Now, the shadow lay a pace before me and as terrifyin’ as ever. T’wasn’t a shadow at all but giant daemon crayture!” “Its figure was covered in mud and obscured by the plaster that gathers at the bottom of the strayms and lakes; heat was risin’ off it and its eyes glowed like hot coals!” “Me jaw lay suspended in disbelief and then from behind im’, suddenly, white light came from the thick of the forest.” “The light took da’ shape of a claymore…a giants cudgel!” “As bright as a thousand candles…” His voice trailed off for a moment then hastily started. “…Nay!” He shouted.

“T’was as bright as the biggest star on the darkest eve and as blessed as the pope himself! And be it quicker than ye can say musha, the monster was sliced in haf’ by an almighty blow.”

“A horrible hissing-wail like the croon of a banshee came from its mouth as it burned from the light.” “I blinked in awe and for certes, t’was gone!” He adjusted himself more comfortably and took his eyes away from me and across the lawn. “The light lost its form and intensity then quickly retreated back into the wood followed by the laughter of boisterous children!” His mouth was half open and his expression had action about it. His knuckles where white but soon reddened as he removed his grip from the chair. He took an old rag from his pocket and wiped his forehead. He relaxed his face and sat more calmly in the rocking chair.

“Well mavorneen, I tell you, it still comes around. You best guard yourself with the faith of these wee ones! When ye see that devil shade, don’t hesitate tay’ run as fast as ye can for without their tiny blessings, you’d surely be doomed as a feast in hell.” He looked sharply at her as if trying to say something more. He stopped, looked away and sighed wistfully, “Lord bless the good people of te’ forest who saved me that awful night!”

Middle East FS

Advertisements

Devil’s Bridge

The street was humid and perspiring with dew from a morning shower.  The summers heat beat back the coolness that was the rain.  The losing battle of morning gave way to the stale swelter of the afternoon.  The air seemed choked with moisture and made the comfort of loose clothes pointless. It ceased its circulation entirely at about midday causing life to limp like a punctured tire.  The trees stood mute without a whistle for the birds refused to sing and the branches did not sway.  There was not even a reprieve from the sun, for it hid behind matted clouds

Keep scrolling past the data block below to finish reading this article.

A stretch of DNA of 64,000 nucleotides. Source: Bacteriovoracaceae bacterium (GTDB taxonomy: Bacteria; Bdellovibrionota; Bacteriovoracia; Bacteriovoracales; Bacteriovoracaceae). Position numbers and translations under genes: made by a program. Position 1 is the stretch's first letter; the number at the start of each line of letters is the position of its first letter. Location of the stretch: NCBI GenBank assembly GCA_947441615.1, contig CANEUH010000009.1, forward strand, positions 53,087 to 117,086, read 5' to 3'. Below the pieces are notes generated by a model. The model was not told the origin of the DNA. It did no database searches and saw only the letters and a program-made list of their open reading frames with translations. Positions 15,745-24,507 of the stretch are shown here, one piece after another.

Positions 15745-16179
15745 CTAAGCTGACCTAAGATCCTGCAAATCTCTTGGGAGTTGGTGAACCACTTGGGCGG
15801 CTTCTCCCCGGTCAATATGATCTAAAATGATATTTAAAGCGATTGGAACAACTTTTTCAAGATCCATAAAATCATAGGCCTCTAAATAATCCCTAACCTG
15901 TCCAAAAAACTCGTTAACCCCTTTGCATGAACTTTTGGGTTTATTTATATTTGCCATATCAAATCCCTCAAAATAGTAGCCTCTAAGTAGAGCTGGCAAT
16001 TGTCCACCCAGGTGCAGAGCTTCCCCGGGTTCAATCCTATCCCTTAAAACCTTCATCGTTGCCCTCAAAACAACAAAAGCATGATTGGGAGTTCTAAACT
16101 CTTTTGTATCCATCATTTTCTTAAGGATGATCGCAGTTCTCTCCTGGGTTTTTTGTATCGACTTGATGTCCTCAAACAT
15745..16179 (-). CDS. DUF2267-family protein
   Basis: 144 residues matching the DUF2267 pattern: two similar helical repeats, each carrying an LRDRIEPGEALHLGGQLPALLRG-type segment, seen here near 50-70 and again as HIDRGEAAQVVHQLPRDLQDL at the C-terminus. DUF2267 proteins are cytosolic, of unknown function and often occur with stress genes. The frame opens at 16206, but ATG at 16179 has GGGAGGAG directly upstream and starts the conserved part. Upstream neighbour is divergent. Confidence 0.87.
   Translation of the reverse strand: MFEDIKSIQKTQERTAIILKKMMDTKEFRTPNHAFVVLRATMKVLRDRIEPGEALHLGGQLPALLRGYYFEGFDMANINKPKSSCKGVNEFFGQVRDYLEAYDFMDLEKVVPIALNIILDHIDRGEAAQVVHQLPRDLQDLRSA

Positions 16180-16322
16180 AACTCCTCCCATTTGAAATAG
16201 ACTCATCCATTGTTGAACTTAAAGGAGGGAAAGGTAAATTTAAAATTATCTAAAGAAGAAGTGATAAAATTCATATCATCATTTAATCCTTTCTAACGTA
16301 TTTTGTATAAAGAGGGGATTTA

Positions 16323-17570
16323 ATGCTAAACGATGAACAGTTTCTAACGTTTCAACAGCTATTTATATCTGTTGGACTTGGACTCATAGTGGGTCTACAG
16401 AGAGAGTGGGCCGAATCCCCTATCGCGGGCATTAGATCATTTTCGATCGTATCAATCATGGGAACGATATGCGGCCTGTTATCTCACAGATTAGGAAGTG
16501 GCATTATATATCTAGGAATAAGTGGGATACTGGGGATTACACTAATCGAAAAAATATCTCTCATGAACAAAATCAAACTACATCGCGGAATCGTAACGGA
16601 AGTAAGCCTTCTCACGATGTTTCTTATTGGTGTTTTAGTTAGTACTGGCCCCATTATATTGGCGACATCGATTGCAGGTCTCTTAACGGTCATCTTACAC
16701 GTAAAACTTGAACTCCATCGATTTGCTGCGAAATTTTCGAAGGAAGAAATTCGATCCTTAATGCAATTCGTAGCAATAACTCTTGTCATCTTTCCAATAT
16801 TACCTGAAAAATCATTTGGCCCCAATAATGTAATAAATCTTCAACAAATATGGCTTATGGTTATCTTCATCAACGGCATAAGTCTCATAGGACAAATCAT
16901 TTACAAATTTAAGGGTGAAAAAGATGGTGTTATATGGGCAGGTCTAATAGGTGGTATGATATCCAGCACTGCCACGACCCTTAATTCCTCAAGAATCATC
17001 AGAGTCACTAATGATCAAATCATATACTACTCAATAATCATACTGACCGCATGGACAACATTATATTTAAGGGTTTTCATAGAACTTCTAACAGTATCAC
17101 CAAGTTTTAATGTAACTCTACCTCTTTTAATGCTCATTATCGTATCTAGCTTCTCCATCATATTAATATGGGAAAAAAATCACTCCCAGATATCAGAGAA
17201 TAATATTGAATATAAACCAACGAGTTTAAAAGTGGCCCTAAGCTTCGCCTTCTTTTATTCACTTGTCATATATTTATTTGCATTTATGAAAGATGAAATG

He sat there looking out onto the street amidst the haze of summer and the fog of his own mind.  His porch was peeling white and creaking at every stride of the rocking chair.  The lines on his face seemed to map the experiences that chalked up his furrow.  His stillness spoke as loud as any shouting could ever.  With mist in his eyes, the weathered man spit noisily into a brown stained bucket at his feet.  Without movement his dull gray eyes appeared to creep over the derelict housing and down broken streets, then suddenly, taking to the stars and through time itself.  I visually traced the spot where they seemed to be but got lost on the rooftops.  He seemed to have found the emotion he was after and the memory followed.  Breathing deeply, he spit once more.  Moving his face slowly, he drew his lips into a slanted oval and with slurred speech and scraggly chin he spoke.
“They move tro’ the air…and pass locks and the ‘ardest of barred doors.”  “These wee crayturs are that of make believe, aye, but tis as real to me as this here can o’ spit at me feet.”  He continued and cocked his head while focusing a gleaming eye at me.  With one hand upon his knee and hunched back, he leaned forward.  “Do ya hear that?”  “Course not.”  “They’re right here workin’, pushin’ tro’ the trees and up the floor boards.”  “Tripping you and swaying on ta’ strides o’ willow wisps”  “And if ye deny em, they sit on yer shoulder and course bad things come to ye.”  He spit into the tin and wiped his chin.  “Superstition be damned.”  He tapped his nose knowingly then returned to the chair looking suddenly tired.  His eyes seemed to the find that spot again, that was neither here nor there and the spark returned.